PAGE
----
Ethernet port. If they are not illuminated, try a different Ethernet
      cable or a different network port.
  O   Determine which Microsoft Windows® operating system is
      installed on your computer.
      If you are using Windows 2000, you cannot automatically
      configure your base station by using the Setup Wizard. A
                                   Windows 2000-based computer can access the base station,
                                   but you will need to configure the base station settings
                                   manually. For more information, see Chapter 6.

                               I’m having problems running the Setup Wizard.
                               O   Verify that your computer conforms to the minimum system
                                   requirements for the Microsoft Broadband Networking Wired
                                   Base Station.
                                   When you run the Setup Wizard by using the Typical Setup
                                   Method, the Broadband Network Utility is installed automatically.
                                   If your computer does not meet the minimum system
                                   requirements, the software might not install fully or at all.

                               I’m getting an error message during installation or setup
                               O   Follow the instructions in the error message to try to solve the
                                   problem. The following table contains more information about
                                   the error messages that can appear, including possible causes
                                   and solutions for the errors.

                                Problem                        Troubleshoot

                                Setup was unable to detect     Possible causes for this error include loose
                                your base station              cable connections, the wrong type of Ethernet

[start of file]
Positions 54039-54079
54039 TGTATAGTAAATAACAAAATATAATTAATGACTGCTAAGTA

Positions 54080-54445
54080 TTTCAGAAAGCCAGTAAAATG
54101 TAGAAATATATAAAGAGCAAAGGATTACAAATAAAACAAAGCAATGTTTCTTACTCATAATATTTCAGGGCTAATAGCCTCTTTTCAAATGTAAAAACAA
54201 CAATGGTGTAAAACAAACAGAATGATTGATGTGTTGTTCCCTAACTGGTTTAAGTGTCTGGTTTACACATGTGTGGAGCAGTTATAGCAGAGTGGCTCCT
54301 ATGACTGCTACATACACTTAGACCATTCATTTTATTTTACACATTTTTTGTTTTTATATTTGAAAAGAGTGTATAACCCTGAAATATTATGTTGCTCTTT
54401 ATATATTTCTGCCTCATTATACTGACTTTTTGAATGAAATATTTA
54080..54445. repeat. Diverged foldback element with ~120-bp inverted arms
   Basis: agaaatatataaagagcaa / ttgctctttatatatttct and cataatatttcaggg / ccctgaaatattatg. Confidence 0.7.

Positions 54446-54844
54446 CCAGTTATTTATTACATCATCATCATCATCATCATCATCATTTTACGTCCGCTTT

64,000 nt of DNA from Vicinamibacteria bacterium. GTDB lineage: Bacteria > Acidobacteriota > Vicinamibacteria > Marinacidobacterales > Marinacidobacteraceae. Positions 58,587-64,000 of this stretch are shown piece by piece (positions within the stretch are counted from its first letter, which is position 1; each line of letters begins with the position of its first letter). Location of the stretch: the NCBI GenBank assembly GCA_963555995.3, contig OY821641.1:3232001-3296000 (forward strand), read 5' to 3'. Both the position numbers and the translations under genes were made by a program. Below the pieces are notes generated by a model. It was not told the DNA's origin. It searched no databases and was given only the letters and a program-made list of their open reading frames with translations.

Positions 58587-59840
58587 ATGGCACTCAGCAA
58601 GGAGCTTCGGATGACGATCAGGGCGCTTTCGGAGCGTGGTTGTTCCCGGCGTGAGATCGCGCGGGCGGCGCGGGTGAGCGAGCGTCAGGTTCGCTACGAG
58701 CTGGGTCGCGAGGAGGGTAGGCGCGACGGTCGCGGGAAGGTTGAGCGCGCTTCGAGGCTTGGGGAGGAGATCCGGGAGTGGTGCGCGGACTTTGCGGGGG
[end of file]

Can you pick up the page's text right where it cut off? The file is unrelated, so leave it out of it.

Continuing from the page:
cable (straight-through versus crossover),
                                                               cables connected to the wrong ports, or the
                                                               base station not receiving power.

                                                               If none of these is the cause, try restoring your
                                                               base station to factory defaults.

                                Setup was unable to detect     Possible causes for this error include your
                                a connection to the internet   broadband modem not being turned on,
                                                               not working, or not having an active Internet
                                                               connection.

                                                               If you have other computers already connected
                                                               to your network, verify that these computers
                                                               can still access the Internet correctly.


                               My broadband modem has a built-in NAT that conflicts with my
                               Microsoft Broadband Networking Wired Base Station.
                               O   Turn off Network Address Translation (NAT) on the modem.